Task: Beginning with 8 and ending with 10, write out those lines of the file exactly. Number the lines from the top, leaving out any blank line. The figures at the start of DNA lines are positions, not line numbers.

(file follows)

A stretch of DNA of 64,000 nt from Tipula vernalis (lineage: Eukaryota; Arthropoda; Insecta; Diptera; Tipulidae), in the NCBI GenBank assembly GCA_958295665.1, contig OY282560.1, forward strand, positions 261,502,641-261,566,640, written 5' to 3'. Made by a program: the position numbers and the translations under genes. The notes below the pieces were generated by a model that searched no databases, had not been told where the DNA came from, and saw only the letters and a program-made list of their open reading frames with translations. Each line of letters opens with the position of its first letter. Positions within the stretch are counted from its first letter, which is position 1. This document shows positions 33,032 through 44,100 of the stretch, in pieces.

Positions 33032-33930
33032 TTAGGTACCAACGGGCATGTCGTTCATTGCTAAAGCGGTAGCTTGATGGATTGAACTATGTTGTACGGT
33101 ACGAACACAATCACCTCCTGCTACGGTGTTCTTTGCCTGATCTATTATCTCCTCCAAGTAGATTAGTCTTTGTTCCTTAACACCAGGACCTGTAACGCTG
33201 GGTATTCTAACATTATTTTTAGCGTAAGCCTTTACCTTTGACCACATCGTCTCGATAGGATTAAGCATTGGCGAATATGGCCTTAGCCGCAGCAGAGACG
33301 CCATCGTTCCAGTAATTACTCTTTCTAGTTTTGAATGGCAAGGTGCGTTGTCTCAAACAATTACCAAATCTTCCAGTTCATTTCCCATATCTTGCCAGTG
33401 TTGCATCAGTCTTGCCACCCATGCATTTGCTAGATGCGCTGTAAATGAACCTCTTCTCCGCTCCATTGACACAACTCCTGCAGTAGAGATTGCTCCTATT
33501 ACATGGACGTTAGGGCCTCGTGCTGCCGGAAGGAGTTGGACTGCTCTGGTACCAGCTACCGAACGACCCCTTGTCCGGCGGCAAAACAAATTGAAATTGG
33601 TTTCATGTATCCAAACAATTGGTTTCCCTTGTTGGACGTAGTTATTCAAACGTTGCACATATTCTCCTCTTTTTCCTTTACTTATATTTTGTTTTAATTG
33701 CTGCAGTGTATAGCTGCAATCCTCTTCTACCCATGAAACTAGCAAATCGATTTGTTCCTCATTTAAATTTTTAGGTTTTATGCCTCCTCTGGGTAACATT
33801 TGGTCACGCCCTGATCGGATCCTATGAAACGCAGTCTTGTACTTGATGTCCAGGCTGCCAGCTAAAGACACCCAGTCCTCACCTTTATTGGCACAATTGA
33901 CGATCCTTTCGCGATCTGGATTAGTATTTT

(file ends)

33501 ACATGGACGTTAGGGCCTCGTGCTGCCGGAAGGAGTTGGACTGCTCTGGTACCAGCTACCGAACGACCCCTTGTCCGGCGGCAAAACAAATTGAAATTGG
33601 TTTCATGTATCCAAACAATTGGTTTCCCTTGTTGGACGTAGTTATTCAAACGTTGCACATATTCTCCTCTTTTTCCTTTACTTATATTTTGTTTTAATTG
33701 CTGCAGTGTATAGCTGCAATCCTCTTCTACCCATGAAACTAGCAAATCGATTTGTTCCTCATTTAAATTTTTAGGTTTTATGCCTCCTCTGGGTAACATT